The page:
There are a number of potential applications for conditioned pain modulation, from post-operative pain, to predicting sites of future pain, but for migraines the hope is that REN will be a non-pharmaceutical alternative for people suffering from regular migraines. Although there were some flaws in the trials that Theranica ran, such as post-hoc analysis, and a small sample size of less than 100 people, the future of REN-based devices looks good.

The bad news is that these devices will probably not work for everyone. The underlying basis for migraines is overly excited brain cells, and the brain is still the most-complicated and least-understood system on Planet Earth. There are rarely any one-size fits all solutions to conditions like migraines, particularly as they are really umbrella medical terms that encompass a wide variety of symptoms, some of which are due to other diseases or chronic conditions. Additionally, the body’s nervous system is dynamic and adaptive, and may react over the long-term by becoming resistant to these kinds of stimuli.

Does that lower the value of inventions like REN? The answer is “no”, for two different reasons: first, even if these devices help 5% of the population suffering from regular migraines, that still amounts to 1 million people every day who will experience a higher quality-of-life. Migraines frequently result in lost productivity at work or inability to work regularly; this can be a serious disadvantage for people living in poverty, as it prevents them from being able to work a steady job, and further complicates their healthcare treatment in countries without free medical care. Second, REN technologies provide another option in the physician’s armamentarium that is non-pharmacological. More choices are better, especially when some do not lead to drug-dependency or unwanted drug-based side effects.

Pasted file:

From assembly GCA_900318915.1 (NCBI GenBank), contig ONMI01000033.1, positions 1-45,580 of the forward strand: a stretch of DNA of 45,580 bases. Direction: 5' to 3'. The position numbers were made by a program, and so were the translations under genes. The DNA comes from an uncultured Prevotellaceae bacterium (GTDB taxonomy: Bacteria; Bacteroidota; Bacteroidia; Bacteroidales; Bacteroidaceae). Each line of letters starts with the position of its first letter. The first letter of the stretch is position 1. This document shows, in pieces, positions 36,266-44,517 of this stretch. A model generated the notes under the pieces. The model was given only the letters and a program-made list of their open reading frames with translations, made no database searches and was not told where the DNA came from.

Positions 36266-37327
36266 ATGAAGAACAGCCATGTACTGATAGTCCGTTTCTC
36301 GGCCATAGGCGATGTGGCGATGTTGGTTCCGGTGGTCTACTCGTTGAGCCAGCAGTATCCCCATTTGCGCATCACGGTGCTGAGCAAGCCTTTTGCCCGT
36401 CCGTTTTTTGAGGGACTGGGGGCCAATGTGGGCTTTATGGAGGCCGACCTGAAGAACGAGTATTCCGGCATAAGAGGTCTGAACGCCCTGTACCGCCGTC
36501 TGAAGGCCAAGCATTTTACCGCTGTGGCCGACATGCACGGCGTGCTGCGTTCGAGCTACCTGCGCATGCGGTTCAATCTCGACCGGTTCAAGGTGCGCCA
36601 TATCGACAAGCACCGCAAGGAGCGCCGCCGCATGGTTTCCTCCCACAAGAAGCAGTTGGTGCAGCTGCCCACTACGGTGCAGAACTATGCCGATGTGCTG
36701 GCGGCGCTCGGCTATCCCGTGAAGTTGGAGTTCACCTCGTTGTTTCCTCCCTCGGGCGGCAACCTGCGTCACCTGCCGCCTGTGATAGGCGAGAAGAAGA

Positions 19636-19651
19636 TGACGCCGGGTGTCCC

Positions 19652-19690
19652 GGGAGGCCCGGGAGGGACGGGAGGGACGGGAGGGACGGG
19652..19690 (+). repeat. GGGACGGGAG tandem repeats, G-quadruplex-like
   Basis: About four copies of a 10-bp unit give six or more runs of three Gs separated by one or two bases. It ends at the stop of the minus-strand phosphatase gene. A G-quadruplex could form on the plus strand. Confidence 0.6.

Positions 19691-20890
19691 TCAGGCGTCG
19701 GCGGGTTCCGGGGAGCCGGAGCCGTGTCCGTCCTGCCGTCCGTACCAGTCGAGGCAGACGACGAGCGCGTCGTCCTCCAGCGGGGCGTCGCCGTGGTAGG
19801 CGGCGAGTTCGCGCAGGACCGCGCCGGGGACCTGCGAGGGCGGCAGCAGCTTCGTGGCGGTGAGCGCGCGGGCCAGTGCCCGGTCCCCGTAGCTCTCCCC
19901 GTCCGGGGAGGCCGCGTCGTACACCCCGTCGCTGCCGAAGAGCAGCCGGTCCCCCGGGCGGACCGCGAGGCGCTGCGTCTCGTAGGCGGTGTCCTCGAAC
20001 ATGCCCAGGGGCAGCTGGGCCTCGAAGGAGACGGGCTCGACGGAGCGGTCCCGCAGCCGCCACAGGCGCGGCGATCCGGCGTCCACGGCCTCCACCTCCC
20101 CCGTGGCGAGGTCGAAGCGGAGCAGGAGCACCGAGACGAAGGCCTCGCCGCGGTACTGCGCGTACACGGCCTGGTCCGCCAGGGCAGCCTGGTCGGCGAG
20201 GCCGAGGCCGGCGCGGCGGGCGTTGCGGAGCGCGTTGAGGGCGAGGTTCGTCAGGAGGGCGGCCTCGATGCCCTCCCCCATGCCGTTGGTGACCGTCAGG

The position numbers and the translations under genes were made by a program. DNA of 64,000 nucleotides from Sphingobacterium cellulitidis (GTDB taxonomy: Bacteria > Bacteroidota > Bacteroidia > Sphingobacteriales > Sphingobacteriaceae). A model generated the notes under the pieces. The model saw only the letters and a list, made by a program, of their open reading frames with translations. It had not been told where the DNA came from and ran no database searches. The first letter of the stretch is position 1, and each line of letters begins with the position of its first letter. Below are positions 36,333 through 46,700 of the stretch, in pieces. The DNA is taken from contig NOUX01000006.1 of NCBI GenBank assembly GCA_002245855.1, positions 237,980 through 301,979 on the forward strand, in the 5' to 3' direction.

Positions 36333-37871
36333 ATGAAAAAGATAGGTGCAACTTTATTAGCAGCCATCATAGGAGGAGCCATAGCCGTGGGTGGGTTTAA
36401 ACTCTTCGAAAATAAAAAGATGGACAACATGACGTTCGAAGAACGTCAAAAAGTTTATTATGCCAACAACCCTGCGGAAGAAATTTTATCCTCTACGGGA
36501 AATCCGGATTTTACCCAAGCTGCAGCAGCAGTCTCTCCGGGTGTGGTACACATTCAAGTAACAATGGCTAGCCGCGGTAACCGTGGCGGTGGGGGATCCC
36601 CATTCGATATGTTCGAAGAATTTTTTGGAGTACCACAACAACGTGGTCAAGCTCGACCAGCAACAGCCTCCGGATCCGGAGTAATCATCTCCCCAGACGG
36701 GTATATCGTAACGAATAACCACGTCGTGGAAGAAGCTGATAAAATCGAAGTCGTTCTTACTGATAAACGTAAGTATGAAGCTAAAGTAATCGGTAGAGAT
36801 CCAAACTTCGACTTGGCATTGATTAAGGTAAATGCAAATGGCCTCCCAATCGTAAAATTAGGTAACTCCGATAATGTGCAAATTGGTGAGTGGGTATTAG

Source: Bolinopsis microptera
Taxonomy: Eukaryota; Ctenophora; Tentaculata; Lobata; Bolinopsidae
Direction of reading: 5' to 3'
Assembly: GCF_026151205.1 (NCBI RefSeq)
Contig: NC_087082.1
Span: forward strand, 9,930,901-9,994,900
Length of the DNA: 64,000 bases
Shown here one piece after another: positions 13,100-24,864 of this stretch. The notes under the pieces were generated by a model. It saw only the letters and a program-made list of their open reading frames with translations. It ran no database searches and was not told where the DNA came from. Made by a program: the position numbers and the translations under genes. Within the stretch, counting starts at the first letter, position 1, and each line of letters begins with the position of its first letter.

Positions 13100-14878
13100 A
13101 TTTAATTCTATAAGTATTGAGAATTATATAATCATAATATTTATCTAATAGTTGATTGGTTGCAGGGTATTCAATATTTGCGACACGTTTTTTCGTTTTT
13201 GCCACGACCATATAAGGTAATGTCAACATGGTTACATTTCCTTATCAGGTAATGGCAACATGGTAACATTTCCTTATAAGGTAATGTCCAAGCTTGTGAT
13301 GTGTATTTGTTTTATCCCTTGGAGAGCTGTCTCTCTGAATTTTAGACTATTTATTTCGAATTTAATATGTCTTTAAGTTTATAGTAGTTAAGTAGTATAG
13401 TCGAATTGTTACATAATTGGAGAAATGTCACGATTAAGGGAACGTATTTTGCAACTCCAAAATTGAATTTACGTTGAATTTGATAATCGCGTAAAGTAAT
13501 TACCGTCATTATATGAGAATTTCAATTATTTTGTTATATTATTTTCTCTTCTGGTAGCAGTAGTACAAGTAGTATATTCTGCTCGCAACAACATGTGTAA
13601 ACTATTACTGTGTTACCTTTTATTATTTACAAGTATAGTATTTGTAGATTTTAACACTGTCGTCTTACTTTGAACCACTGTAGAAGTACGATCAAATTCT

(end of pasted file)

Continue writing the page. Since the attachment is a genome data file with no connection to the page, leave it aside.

Now for the ugly news. There is an ocean of misinformation, quackery and pseudoscience out there when it comes to migraines. This is often the case when it comes to relatively common conditions, such as migraines, endometriosis, or the common cold. Each of these medical issues is estimated to affect 5-10% of the population. Although I will not go into details, suffice to say that many such remedies abound on the Internet, such as homeopathic remedies, devices, herbs and even crystals. None of the proposed solutions have been verified through a double-blinded placebo-arm clinical trial. While that does not mean that on a person-to-person basis, these non-clinical remedies are ineffective (after all, everyone responds differently and that may make some remedies valid for some and not others), others are downright dangerous, and all should be approached with caution and with the participation of a clinician or trained naturopath/traditional medicine practitioner.

What is the takeaway for migraine-sufferers, or those whose loved ones are suffering from migraines in 2020? New innovative technologies, both pharmacological and non-pharmacological, are in development in Israel and around the world. We can only hope that despite the bad and the ugly news, a new age of precision-based medicine coupled with innovations in neuromodulative technologies, like REN and conditioned pain modulation, is just around the corner.

About the Author
Jamie Magrill is a scientist-scholar and world-traveler with an interest in entrepreneurship and startups, particularly in the biomedical and philanthropic fields, an MSc in Biomedical Sciences Candidate at the Hebrew University of Jerusalem, and a Masa Israel Journey alum.